cz6688 / 双语 / 北京出租车之困




2016-08-21  cz6688
Taxi troubles

Take a hike

Jun 12th 2013, 1:43 by T.P. | BEIJING

Beijing’s taxi drivers and passengers seem to be suffering under socialism with too few chinese characteristics

BEIJING’S beleaguered cab drivers have been complaining for years about  the relentless growth of their operating costs, and the city  government’s stubborn refusal to allow them to raise their taxi fares.  The first proper increase in seven years, including a 30% increase in  the base fare, was authorised this week. But even so, many drivers  remain grumpy.

The fare hike—from 10 yuan ($1.60) to 13 yuan for the first 3 km of any  ride, and from 2 yuan to 2.3 yuan for each additional kilometre—went  into effect nominally on June 10th, but drivers will not see the extra  money until their fare metres are converted. This will be done on a  rolling basis, officials say, and the job will not be finished until the  end of June.
北京打车的起步价格从3公里内10元(约合1.6美元)提高到了13元,之后每公里的收费从2元提高到了2.3元。名义上这一措施将从6月10日起正式生 效,但出租车司机们在更换计价器之前不会见到任何实际的收入增长。官方称这一过程需要循序渐进,全部更换工作要在6月底才能完成。

Even then, drivers say, they do not expect much of the money to come  their way. “The big meaty part of the crab stays with the taxi company,”  said one driver who contracts his car from Shouqi (Capital Car), one of  the biggest taxi companies in Beijing. “The drivers just get to gnaw on  the little crab legs.”

Beijing cabbies have long been prone to grumble, and it is easy to  sympathise with them. They often work 12-hour shifts in a city where  living costs are high, traffic is brutal, and tips are rare. Petrol  prices alone are nearly double what they were in 2006, when the last  fare hike was implemented. They have been allowed to levy small fuel  surcharges in recent years, but in amounts that barely make a dent  against the increase in their overall costs.
北京的出租车司机们抱怨已久,而且他们理应得到理解和同情。这座城市生活成本高昂、交通糟的要命、极少有人给小费,而司机们每次轮班要工作12小时之久; 上次调整出租车计价还是在2006年,而现在的汽油价格几乎比那时翻了一番;虽然最近几年出租车可以收取小额的燃油附加费,但这对整体上涨的成本来说无异 于杯水车薪。

The unhappy drivers have in turn made for an unhappy taxi-riding public.  Because of their tiny margins, drivers often refuse to pick up  customers if conditions are not just right. Heavy traffic means too much  waiting time and too much fuel consumed. Wet weather almost always  leads to bad traffic, and also to higher risk of accidents. An  unattractive destination could lead to an area with bad traffic, or a  long and empty ride back to richer pastures.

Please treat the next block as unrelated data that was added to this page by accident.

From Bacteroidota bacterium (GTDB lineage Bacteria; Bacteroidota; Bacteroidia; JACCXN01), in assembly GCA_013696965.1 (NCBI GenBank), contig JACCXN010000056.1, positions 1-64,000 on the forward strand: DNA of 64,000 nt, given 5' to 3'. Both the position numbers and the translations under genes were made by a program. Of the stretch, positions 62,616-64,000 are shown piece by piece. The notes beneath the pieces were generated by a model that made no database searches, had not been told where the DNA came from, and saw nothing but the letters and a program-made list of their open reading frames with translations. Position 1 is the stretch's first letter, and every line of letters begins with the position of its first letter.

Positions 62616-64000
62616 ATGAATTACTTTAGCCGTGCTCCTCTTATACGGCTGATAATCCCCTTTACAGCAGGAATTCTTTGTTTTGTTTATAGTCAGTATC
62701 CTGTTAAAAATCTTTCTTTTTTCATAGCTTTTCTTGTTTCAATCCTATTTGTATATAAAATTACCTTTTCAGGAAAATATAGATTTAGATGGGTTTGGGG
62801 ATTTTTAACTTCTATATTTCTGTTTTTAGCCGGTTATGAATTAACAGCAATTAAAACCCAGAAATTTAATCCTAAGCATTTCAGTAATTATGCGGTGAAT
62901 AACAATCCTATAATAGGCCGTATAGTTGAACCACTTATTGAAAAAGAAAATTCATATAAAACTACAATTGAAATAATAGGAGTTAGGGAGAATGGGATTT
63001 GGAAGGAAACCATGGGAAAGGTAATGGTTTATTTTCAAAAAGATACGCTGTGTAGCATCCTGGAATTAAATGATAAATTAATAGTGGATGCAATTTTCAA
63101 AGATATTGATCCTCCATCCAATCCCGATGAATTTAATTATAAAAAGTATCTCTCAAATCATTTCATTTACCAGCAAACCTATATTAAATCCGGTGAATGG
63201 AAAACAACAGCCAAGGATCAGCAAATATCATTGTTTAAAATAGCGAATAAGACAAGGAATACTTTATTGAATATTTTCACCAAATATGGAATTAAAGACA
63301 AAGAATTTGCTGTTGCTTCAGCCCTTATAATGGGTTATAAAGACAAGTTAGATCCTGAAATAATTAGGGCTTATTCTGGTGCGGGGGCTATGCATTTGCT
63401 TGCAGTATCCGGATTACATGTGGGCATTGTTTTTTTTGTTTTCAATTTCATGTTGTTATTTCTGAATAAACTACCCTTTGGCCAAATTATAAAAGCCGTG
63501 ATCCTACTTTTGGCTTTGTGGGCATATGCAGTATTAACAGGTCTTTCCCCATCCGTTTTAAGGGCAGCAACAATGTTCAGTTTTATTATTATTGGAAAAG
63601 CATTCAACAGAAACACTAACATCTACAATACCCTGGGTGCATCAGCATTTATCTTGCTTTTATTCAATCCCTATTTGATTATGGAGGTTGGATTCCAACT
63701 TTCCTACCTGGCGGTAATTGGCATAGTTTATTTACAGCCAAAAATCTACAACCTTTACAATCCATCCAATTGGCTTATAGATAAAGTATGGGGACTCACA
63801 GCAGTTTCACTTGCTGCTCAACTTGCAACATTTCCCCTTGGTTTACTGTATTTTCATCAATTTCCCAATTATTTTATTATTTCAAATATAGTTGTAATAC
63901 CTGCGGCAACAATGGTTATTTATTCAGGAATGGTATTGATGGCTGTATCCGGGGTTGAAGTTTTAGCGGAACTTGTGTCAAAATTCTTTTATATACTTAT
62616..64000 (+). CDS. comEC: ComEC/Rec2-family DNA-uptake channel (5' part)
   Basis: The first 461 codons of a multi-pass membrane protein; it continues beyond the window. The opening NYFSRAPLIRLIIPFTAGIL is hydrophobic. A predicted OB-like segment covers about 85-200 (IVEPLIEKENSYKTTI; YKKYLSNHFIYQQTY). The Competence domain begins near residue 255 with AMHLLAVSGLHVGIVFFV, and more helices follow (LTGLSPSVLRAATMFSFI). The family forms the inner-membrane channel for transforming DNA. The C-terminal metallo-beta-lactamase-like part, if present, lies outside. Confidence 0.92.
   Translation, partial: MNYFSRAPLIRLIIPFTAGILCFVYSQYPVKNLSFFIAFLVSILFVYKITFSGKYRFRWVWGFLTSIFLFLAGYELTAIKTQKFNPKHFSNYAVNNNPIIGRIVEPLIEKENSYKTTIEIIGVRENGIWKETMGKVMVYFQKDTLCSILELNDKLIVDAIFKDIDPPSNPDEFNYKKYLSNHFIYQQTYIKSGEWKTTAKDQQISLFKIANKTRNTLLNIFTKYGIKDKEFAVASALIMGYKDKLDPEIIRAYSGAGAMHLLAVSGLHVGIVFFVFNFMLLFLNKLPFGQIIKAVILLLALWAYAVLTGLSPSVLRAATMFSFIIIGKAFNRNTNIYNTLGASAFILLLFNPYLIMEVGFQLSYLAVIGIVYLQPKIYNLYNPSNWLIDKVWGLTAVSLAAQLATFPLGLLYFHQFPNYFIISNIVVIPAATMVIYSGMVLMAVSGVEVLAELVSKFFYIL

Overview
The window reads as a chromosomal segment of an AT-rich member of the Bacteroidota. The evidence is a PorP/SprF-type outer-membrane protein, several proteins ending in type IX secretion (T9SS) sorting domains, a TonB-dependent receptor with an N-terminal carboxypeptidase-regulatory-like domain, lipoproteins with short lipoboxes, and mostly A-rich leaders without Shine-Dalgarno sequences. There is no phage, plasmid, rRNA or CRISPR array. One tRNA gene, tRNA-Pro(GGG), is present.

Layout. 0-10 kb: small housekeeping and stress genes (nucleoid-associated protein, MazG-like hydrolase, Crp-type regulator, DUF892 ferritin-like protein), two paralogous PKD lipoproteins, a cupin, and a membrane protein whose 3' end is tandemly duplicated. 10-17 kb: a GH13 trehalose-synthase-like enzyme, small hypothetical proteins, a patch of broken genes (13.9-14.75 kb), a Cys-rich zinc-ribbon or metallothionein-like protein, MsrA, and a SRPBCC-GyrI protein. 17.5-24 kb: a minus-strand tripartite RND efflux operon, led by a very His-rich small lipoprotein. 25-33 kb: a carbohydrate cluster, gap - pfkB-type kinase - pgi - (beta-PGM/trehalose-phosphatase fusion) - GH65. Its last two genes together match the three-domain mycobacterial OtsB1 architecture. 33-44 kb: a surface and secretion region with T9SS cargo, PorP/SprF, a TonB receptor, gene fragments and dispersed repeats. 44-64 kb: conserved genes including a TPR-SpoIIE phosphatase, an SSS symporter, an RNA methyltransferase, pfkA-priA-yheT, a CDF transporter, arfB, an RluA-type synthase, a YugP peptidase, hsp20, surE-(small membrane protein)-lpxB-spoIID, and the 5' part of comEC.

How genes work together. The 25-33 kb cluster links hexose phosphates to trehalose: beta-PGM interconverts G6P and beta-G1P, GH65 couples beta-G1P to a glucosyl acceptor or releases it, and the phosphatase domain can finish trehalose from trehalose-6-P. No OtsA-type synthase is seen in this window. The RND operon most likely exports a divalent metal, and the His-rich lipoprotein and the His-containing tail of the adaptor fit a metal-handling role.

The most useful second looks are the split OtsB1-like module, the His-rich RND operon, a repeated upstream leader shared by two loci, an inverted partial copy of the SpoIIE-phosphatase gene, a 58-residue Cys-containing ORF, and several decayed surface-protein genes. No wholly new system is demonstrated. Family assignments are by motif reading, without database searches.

司机不满意,导致打车一族也不满意。因为利润实在微薄,出租车司机经常拒载那些拉了也不赚钱的乘客。拥堵的交通意味着待客时间过长,燃油消耗过大;只要有 点刮风下雨那么交通几乎一定会苦不堪言,而且出现事故的几率也会大大提高。如果乘客前往的目的地不理想,出租车要么会陷入拥堵的车流中,要么就得放空跑回 来,重新回到打车人多的地区。

New ways have emerged for passengers to sweeten the pot on their own. On  the low-tech side, would-be passengers can offer extra money to the  many “black” cabs—unregulated private cars—that now prowl Beijing  streets.

On the high-tech side, increasingly popular mobile-phone apps, like Di  Di Da Che, allow Beijing taxi-seekers to give not only their location  and destination, but also the size of the tip they are willing to pay.  Interested drivers can reply with their own location, estimated arrival  time, and number-plate information.

Regulators do not approve, however, and are moving to restrict the use  of such systems, out of the worry that giving passengers the ability to  signal a tip will undermine their overall control of pricing. Increasing  the number of taxis on the road might offer them a similar measure of  control, but unfortunately they have not seen fit to use it.

According to the Economic Observer, a Chinese newspaper, the number of  taxis in Beijing has remained steady at 66,000 over the past ten years,  despite the city’s growing population and the rising levels of income  that make it possible for a greater proportion of residents to hail a  taxi now and then. Planners, the report says, will continue to limit the  total number of taxis.

They may have their reasons for that. But on the streets of the  capital—of a country that says it wants to increase the role of market  forces—one thing is clear. Something in the equation of supply, demand  and pricing is not adding up.


    来自: cz6688 > 《双语》



    请遵守用户 评论公约

    喜欢该文的人也喜欢 更多